1 Year Update
Now that Project BMP is a year
old I figured it was a good time for an update. Right off the top the
chassis is in great shape. I have a few small dings here and there but
no cracks so far. The only visibly deformed tube is one of the diagonal
windshield braces (1.00 x .120 wall) but I can't remember ever hitting it.
As you can see the aluminum
skid plate is holding up well to the abuse. You may recall the UHMW
(plastic) skid plate I initially installed only lasted a few runs before caving
in. I also checked all the links for straightness and so far so good.
The decision to sleeve the lowers and brace them with a rib along the top looks
to have been a good one.
The link mount cross members
also looked to be in good shape with no visible bowing or cracks. This was
one item that concerned me after seeing all the carnage over MLK weekend but it
appears that my bracing method has allowed the .120 wall cross member tubing to
take the loads I have placed upon it. I did discover the bolts that held
the transfer case mount to the transfer case had come loose causing the transfer
case to weep oil.
My beadlock rings haven't been
taking the abuse so well. This is a picture of one of the front rings off
of my Trailready beadlocks. I had ordered their slim rings because I liked
the way they looked but now feel these are too thin. I was also having
problems with constantly loosing retaining bolts and feel the ring was part of
the problem since it was distorting so easily. I have since replaced all the
supplied nuts with nylock nuts in the hope that if the ring gets tweaked any
more the nuts won't be able to back off. Steel is definitely a better
material in this application.
The motor mounts need a
re-design. I should have put the rubber bushing at the motor end of the
mount and triangulated the tubing off of the chassis. The existing setup allows
a for a lot of movement which has caused the plates at the end of the mounts to
start bowing. Looking at the motor in the engine bay also reveals a slight
list to the drive train.
The plate I welded to the lower
steering arm has continued to be a problem. Luckily when the area around
the welds lets go, the upper steering arm is beefy enough to take the loads and
I have been able to make it back to the trailer. I also bent the front
axle cross member after a good rock hit which caused some of the welds on my ram
mounting blocks to break. I am still working on a re-design for this area.
Update 2-12-06 - I increased
the thickness of the cylinder mounting plate and fabricated a plate that ties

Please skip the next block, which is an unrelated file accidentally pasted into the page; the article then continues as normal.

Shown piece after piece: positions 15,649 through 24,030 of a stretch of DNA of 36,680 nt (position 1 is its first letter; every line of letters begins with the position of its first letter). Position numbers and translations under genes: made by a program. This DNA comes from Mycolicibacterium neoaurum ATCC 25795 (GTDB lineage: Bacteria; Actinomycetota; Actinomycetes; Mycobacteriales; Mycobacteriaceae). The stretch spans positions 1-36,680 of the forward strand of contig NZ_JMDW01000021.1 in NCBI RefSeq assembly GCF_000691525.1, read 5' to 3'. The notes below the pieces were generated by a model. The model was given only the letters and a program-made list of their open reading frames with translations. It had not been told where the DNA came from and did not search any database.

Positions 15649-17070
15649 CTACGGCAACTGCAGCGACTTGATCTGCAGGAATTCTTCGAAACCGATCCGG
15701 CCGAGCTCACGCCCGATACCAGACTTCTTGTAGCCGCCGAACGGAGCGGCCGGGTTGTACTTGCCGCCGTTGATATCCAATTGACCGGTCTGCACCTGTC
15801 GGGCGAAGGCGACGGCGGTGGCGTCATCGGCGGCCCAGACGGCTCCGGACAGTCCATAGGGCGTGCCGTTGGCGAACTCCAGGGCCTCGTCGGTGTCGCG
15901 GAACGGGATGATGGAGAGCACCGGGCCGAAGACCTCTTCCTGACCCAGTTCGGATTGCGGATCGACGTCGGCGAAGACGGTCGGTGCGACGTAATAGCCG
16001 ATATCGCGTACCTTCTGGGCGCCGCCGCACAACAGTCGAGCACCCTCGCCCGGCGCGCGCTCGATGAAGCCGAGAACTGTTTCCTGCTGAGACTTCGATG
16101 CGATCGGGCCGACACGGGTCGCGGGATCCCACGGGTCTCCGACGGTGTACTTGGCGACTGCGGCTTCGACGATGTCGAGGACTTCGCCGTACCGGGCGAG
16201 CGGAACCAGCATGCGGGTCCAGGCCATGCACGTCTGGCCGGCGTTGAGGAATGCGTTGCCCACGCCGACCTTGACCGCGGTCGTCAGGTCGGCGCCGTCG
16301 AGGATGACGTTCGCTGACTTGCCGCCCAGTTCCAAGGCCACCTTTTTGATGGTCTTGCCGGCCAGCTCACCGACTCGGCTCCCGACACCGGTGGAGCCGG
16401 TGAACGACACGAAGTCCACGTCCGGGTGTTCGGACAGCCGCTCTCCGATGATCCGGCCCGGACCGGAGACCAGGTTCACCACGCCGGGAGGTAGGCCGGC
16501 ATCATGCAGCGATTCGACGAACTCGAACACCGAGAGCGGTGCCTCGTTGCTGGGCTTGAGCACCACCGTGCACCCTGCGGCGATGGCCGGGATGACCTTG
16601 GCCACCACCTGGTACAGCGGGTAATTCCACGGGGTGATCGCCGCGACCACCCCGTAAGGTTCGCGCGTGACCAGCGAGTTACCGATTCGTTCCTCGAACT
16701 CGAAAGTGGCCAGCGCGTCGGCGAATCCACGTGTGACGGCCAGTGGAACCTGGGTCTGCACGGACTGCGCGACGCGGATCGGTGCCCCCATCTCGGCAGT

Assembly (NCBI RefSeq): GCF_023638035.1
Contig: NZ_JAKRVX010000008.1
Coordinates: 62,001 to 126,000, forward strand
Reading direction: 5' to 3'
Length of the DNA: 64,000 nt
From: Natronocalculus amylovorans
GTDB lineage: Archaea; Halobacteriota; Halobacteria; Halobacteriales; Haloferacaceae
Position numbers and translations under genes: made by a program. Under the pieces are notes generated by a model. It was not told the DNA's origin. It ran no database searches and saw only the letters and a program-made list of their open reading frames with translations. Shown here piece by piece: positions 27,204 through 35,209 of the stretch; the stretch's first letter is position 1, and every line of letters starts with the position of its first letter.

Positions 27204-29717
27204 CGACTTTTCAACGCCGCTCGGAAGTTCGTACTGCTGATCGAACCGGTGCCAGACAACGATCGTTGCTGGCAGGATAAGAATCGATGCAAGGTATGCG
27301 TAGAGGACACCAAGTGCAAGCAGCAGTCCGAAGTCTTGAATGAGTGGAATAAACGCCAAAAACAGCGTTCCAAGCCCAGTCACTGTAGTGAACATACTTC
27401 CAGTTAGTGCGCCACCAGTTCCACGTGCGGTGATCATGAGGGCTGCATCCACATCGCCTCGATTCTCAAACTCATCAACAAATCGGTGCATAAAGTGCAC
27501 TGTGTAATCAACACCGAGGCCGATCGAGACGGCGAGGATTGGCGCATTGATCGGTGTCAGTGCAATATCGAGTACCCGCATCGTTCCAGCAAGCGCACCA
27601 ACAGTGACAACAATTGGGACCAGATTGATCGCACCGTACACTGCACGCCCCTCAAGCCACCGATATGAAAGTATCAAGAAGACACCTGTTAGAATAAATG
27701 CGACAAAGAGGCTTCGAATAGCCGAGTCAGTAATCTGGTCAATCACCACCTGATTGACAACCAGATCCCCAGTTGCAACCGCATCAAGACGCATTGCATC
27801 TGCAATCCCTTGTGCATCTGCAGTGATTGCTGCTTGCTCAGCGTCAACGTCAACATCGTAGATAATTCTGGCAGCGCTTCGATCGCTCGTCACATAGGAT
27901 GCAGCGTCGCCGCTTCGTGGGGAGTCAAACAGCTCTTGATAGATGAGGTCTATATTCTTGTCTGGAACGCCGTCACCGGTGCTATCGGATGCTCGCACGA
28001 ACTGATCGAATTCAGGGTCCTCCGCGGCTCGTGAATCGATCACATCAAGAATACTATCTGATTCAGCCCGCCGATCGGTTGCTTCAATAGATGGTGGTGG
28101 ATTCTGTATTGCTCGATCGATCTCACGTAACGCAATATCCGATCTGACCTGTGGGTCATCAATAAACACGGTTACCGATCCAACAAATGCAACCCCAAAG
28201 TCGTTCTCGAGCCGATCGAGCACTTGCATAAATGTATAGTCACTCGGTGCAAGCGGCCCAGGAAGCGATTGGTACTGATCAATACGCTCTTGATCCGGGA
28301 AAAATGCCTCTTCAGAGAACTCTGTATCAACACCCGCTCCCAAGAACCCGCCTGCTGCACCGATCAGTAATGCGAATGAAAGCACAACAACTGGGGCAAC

the upper link mount tube to the cylinder mount plate. To make the
cylinder removable I had to make this assembly bolt on.
On the steering arms I cut the
top off of a 4" long piece of rectangular steel tubing and wrapped it around the
bottom of the knuckle to create a tight fit. Next trimmed the leading edge
down so I was left with a single flap of steel which was hammered around the
front of the knuckle and welded to itself on the other side of the knuckle. Next
I welded the steering arm brace to this new lower bucket. Now the force of
the steering should be working the U-shaped brace instead of the welds.
I got this idea after seeing a variation of it used on another club members rig.
The rear mounted winch was a
short lived experiment. When it was working I found is useful to suck down
the back end in off camber situations. Unfortunately the winch motor
appears to have burned out after I stalled it once. I need to confirm this
by pulling the unit apart but for now I removed it from the rig.
One thing I have found lacking
after a year is power. To be fair when I built the rig we weren't
attempting obstacles with the level of difficulty that the current obstacles
have provided, we definitely ratcheted up the difficulty a notch in the last
year by driving stuff that in the past we would have winched. So far power
level has been just enough if everything was working 100% and I didn't have too
much weight on board but I have noticed rigs with slightly more power having an
easier time on some of the vertical obstacles. So, a new power plant may be
on tap if I can locate one for the right price. The current front runner
is a Toyota 2.7l for it's small size and impressive power output but I would
also consider a Suzuki 2.0l.
I am still happy with my choice
in tires. The 42" Irok's provide great traction and have proven fairly
reliable. I did slit one a few months back but so far my homegrown patch
job has held (I left the tire plugs in and applied a tire patch to the inside of
the tire. The cut was about 3-4" long in the middle of the sidewall.